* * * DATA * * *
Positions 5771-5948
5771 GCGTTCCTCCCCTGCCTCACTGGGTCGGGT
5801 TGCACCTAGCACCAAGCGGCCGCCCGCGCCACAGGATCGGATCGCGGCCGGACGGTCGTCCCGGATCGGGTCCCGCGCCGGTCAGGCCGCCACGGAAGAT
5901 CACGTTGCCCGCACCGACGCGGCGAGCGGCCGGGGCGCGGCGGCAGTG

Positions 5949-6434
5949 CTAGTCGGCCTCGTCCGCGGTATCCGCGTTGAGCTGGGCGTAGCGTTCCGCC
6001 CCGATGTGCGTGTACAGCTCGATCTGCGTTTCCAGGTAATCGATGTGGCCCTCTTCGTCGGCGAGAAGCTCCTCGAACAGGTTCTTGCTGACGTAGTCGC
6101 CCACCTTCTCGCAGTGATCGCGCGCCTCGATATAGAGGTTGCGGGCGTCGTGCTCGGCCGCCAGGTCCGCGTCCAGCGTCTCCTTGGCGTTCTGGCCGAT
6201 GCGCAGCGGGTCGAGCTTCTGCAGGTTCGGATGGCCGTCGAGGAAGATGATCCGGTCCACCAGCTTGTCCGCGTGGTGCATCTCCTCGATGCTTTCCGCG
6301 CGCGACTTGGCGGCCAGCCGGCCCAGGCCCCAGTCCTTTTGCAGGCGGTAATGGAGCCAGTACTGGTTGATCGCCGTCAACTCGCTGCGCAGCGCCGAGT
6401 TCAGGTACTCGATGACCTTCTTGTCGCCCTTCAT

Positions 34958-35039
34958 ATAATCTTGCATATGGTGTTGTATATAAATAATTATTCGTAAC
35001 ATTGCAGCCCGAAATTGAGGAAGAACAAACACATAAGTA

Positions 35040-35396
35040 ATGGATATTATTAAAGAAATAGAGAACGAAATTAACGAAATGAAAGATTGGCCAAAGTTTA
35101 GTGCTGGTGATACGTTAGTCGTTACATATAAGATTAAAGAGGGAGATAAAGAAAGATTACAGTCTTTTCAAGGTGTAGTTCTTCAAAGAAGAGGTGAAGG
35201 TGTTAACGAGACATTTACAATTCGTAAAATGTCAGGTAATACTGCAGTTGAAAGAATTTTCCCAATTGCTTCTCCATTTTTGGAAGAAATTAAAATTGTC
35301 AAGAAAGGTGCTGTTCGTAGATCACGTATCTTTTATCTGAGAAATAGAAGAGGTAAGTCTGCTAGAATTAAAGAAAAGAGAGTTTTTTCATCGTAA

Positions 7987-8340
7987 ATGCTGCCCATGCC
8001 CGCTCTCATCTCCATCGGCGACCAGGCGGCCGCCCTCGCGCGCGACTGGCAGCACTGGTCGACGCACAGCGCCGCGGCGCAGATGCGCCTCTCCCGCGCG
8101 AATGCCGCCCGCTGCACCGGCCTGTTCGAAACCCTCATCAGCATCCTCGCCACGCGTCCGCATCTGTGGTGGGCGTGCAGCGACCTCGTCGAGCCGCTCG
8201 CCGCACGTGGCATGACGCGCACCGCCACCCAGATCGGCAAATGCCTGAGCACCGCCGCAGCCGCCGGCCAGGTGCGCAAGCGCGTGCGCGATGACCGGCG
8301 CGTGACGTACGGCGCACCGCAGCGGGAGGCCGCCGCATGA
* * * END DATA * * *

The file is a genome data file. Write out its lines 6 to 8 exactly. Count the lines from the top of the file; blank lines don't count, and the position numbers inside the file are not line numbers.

5949 CTAGTCGGCCTCGTCCGCGGTATCCGCGTTGAGCTGGGCGTAGCGTTCCGCC
6001 CCGATGTGCGTGTACAGCTCGATCTGCGTTTCCAGGTAATCGATGTGGCCCTCTTCGTCGGCGAGAAGCTCCTCGAACAGGTTCTTGCTGACGTAGTCGC
6101 CCACCTTCTCGCAGTGATCGCGCGCCTCGATATAGAGGTTGCGGGCGTCGTGCTCGGCCGCCAGGTCCGCGTCCAGCGTCTCCTTGGCGTTCTGGCCGAT